4. Mrs C filters the blue giraffes (interaction) and looks at the information available for each one.
  5. Mrs C selects the one she thinks her daughter will like and adds this to the shopping basket (interaction)
  6. Mrs C then hits checkout (interaction)
  7. Mrs C is prompted to login, sign-up or checkout as a guest (interaction)
  8. Mrs C selects to checkout as a guest and is prompted to enter delivery details (interaction)
  9. Mrs C is then prompted for payment.
  10. Mrs C selects an appropriate payment method (interaction) and is connected to the payment provider.
  11. The payment provide takes payment and the sale is completed (end point)
  12. Mrs C is prompted with a confirmation screen

The above is a really simplistic view but hopefully gives you an idea of the approach.

Journeys will vary; some may have a few steps whereas others could have several dozen. The key is to always start simple and build out.

There are loads of tools out there that will create customer journey maps for you such as TandemSeven, TouchPoint Map and Squiz but I’ve always found the simplest approach is usually best …. Old skool pen, paper and shed loads of post-it notes!

Write each step on a post-it note and stick it on a wall. Look at the way it flows and swap about, add remove or change as necessary….. Keep going until your happy then …… Stand in your customers shoes and ask yourself the question: ‘Would my customer be happy?’ Chances are you’ll still change a few things. If you’re still not sure, get other people to run through the journey, do they get it?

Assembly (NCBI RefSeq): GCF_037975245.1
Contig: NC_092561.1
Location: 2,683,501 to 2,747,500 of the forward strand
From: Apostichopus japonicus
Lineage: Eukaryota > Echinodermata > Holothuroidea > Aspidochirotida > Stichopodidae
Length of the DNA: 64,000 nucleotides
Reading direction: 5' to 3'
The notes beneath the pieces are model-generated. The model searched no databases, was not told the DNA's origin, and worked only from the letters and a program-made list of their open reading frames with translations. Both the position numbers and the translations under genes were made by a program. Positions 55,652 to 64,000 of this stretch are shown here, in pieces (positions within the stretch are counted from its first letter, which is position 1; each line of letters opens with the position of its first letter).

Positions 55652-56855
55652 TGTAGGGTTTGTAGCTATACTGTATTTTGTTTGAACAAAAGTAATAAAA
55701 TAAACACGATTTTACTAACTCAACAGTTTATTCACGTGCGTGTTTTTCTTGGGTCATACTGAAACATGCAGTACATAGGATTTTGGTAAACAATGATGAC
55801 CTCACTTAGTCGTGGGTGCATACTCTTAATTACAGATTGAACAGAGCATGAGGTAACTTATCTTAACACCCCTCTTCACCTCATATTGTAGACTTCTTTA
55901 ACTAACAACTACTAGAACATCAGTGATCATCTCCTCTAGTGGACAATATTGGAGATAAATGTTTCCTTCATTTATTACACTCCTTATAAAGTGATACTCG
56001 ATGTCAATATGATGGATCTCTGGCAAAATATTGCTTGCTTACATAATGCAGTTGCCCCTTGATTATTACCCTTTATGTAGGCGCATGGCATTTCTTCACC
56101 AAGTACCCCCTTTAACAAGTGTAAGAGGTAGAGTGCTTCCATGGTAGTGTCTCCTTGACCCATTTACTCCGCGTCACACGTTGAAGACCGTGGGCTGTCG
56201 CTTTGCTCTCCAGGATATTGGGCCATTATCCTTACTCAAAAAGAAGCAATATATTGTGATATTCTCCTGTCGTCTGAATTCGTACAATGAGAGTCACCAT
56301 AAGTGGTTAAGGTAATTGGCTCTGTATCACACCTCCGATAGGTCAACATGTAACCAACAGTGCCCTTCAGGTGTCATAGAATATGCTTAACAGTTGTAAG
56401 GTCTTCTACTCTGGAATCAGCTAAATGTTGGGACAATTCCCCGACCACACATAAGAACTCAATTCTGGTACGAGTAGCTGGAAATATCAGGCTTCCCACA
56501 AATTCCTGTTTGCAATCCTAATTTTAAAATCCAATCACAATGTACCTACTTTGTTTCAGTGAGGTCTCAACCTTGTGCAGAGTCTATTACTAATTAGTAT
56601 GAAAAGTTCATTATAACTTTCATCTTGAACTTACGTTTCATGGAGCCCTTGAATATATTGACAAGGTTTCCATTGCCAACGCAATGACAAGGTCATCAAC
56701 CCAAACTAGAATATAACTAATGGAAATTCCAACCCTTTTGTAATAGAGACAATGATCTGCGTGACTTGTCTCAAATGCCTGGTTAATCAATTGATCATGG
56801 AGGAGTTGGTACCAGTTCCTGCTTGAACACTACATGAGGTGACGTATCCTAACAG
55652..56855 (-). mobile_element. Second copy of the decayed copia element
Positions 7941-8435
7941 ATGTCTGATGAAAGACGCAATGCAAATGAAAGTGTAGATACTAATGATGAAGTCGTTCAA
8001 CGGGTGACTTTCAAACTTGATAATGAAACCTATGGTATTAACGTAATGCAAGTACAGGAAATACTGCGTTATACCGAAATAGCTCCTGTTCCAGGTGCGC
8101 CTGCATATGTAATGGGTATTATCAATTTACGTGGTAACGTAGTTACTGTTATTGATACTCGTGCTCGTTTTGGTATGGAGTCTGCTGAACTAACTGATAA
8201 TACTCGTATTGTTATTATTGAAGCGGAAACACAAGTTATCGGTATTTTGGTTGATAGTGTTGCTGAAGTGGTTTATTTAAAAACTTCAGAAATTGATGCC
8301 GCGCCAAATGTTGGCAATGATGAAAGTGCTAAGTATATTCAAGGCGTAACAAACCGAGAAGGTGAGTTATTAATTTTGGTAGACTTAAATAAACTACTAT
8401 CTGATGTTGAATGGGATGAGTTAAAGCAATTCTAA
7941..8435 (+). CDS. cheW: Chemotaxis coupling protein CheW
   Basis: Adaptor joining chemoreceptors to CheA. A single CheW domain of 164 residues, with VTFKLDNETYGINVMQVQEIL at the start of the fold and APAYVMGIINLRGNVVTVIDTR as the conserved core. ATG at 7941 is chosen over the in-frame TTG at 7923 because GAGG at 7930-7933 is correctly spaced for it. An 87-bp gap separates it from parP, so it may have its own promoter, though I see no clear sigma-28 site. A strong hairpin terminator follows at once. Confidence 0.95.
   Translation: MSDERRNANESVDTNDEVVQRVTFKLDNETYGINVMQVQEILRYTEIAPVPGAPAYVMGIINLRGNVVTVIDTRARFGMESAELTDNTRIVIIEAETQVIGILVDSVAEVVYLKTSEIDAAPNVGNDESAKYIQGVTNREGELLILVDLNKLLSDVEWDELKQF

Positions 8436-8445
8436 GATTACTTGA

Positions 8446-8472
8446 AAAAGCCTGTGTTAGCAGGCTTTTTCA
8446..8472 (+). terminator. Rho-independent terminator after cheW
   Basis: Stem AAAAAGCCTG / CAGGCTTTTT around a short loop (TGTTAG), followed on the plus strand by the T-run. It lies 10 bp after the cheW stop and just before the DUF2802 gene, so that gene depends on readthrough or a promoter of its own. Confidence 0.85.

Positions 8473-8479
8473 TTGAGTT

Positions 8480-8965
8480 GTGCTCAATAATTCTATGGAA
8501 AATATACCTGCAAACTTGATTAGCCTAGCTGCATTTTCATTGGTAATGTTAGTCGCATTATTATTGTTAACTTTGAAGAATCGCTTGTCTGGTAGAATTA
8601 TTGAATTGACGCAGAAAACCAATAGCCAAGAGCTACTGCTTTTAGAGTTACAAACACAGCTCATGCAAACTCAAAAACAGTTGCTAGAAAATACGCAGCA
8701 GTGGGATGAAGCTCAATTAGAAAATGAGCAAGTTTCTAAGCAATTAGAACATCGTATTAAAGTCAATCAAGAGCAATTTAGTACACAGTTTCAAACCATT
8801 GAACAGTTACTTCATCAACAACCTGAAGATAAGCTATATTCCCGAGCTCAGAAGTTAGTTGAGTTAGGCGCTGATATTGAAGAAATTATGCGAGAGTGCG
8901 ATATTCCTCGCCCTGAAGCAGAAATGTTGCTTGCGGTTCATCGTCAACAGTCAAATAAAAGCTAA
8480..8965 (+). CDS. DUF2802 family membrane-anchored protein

Planning out a customer online journey is an essential way for your business to visualise what a customers’ experience would be through their eyes. It allows you to really understand how your customers see things at various places in their online journey.

Planning can also help identify where things may be going wrong (a ‘pain point’) or where the journey may be impeded (a ‘blockage point’).

Once these have been identified, you can then look at fixing them.

Putting yourself in your customer’s shoes can help you ensure that your business goals are aligned to the needs of your customers.  A well planned customer journey can also give an insight into the time it takes a customer to complete certain actions, or to identify the best point at which to request a particular action.

A well planned customer journey should be able to convey the story on its own. It should be a visual representation of the online experience and most of all should be easily understandable.

Planning your customer journeys is a great way of making things a much more pleasurable experience, leading to happy customers, more sales and not a flying monkey in sight!

Author: Terry Kiermasz. Terry is a highly experienced Contract Digital Project Manager over in Corporate Land. With over 30 years dealing with massively expensive projects he understands the need to plan. He has been known to make a mean chocolate cake and the odd cuppa.